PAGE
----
Trimpin will give the first of two free, live demonstrations of two new interactive sound sculptures created for the Ojai Music Festival. The first is “Sheng High.” Based on the ancient Chinese instrument, the sheng, the music produced by “Sheng High” is activated by a motion sensor. At the same time, an arm moving over an eight-foot disc on the floor of the instrument allows viewers to see and hear the composition simultaneously. The second instrument is “Giuter-Toy,” made from modified plastic toy guitars in all colors. The buttons on the toys are replaced with switches and then hooked up to a computer, producing compositions incorporating 80 different sounds, from musical notes to singing, talking, hip hop sounds, drumming, etc. The music is activated by inserting a coin.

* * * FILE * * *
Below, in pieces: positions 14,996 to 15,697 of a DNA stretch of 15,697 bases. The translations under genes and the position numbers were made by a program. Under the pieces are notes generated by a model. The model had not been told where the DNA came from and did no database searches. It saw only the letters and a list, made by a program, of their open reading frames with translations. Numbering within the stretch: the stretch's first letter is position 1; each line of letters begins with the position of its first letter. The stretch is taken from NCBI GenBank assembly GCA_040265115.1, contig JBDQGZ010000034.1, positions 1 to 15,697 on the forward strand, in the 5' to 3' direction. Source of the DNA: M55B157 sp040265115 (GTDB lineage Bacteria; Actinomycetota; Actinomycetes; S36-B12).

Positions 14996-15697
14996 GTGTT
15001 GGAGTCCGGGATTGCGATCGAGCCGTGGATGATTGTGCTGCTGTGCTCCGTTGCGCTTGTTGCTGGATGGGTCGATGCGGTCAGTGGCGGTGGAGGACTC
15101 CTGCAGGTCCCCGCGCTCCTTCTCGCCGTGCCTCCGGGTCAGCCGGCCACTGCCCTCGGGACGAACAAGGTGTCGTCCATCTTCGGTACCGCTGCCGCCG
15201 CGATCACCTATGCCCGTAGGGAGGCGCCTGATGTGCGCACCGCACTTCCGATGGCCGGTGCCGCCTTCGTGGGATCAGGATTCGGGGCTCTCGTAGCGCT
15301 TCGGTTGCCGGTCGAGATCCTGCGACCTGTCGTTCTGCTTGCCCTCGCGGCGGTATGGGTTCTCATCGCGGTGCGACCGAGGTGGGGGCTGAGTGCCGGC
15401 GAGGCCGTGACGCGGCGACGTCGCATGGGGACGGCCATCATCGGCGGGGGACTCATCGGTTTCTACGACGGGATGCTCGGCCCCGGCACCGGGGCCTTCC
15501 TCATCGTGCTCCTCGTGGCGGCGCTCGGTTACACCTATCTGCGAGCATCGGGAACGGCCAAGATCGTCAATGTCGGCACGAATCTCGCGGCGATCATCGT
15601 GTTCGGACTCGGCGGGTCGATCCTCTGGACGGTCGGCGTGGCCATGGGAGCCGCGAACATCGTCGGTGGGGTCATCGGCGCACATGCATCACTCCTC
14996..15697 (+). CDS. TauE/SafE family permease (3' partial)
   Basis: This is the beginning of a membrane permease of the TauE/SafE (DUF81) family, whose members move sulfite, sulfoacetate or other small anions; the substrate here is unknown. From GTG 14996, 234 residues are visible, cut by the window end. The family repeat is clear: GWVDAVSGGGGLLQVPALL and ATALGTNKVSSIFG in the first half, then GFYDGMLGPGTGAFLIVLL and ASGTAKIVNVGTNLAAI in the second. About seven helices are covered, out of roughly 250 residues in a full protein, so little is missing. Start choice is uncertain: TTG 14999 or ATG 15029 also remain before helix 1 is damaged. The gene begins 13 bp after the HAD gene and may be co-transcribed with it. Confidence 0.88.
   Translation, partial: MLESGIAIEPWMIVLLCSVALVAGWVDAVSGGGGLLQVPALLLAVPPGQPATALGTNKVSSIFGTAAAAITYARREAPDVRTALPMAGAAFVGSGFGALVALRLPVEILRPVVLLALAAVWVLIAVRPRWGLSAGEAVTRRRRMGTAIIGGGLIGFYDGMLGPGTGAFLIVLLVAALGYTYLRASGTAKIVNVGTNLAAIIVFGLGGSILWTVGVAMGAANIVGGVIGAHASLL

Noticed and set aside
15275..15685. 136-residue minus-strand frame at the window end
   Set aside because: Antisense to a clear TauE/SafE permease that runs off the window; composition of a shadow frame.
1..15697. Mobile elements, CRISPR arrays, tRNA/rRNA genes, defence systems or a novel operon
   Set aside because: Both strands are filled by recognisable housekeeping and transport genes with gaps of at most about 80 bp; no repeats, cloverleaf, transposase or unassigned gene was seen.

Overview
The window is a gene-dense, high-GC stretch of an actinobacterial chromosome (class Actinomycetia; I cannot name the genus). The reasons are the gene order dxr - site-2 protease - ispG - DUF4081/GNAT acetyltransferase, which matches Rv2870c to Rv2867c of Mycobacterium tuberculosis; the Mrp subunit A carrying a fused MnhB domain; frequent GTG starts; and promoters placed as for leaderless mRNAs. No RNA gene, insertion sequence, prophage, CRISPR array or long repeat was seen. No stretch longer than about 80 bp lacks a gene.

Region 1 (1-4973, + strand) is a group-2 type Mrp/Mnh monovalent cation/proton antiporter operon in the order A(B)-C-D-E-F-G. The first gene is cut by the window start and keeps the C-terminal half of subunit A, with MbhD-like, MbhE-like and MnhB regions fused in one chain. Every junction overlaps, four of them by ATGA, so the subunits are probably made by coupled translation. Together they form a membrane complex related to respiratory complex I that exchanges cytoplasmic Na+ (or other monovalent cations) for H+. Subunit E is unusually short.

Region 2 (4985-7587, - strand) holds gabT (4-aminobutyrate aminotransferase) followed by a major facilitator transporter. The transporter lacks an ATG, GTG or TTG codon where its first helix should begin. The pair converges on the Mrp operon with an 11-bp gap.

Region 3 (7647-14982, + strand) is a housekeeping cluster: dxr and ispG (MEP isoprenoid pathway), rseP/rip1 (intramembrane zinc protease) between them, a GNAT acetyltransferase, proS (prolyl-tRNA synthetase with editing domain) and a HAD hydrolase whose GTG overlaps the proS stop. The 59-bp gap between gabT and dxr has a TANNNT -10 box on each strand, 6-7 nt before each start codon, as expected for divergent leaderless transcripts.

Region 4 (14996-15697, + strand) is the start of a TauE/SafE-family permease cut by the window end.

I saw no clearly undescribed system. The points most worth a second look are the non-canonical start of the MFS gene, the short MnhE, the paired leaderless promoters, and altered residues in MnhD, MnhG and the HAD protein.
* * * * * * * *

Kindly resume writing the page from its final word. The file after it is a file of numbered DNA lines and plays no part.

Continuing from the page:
8:00 p.m. Libbey Bowl – Opening Concert

The Ojai Music Festival opens with a program demonstrating how nature inspires the creation of beautiful music with John Luther Adams’s Dark Waves; Takemitsu’s Rain Tree, George Crumb’s Music for a Summer Evening, and Thierry de Mey’s Musique de Tables.

Friday, June 12, 2009

1:00 to Matilija Auditorium – Symposium-Session I

2:00 p.m. Ara Guzelimian in conversation with Steven Mackey and Rinde Eckert – The Creation of Slide

2:15 to Matilija Auditorium – Symposium-Session II

3:15 p.m. Ara Guzelimian in conversation with eighth blackbird – The Creation of a Festival

3:30 to Matilija Auditorium – Symposium-Session III

4:30 p.m. Ara Guzelimian in conversation with Jeremy Denk – The Creation of a Performance

8:00 p.m. Libbey Bowl – Tin Hat Sets Stage for Slide* World Premiere

Tin Hat sets the evening’s stage with an eclectic mix of chamber music with their improvisational stamp. The world premiere of Slide follows. An Ojai Music Festival co-commission, composer/guitarist Steven Mackey, actor/singer Rinde Eckert, and eighth blackbird are featured in this audacious music-theater collaboration with the instrumentalists doubling as theatrical role players.